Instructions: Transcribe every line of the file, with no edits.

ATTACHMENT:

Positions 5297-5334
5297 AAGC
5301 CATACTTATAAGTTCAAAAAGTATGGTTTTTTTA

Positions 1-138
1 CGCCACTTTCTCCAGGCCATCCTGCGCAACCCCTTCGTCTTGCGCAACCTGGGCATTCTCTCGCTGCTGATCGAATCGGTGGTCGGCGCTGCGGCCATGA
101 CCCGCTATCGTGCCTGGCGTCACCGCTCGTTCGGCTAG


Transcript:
Positions 5297-5334
5297 AAGC
5301 CATACTTATAAGTTCAAAAAGTATGGTTTTTTTA

Positions 1-138
1 CGCCACTTTCTCCAGGCCATCCTGCGCAACCCCTTCGTCTTGCGCAACCTGGGCATTCTCTCGCTGCTGATCGAATCGGTGGTCGGCGCTGCGGCCATGA
101 CCCGCTATCGTGCCTGGCGTCACCGCTCGTTCGGCTAG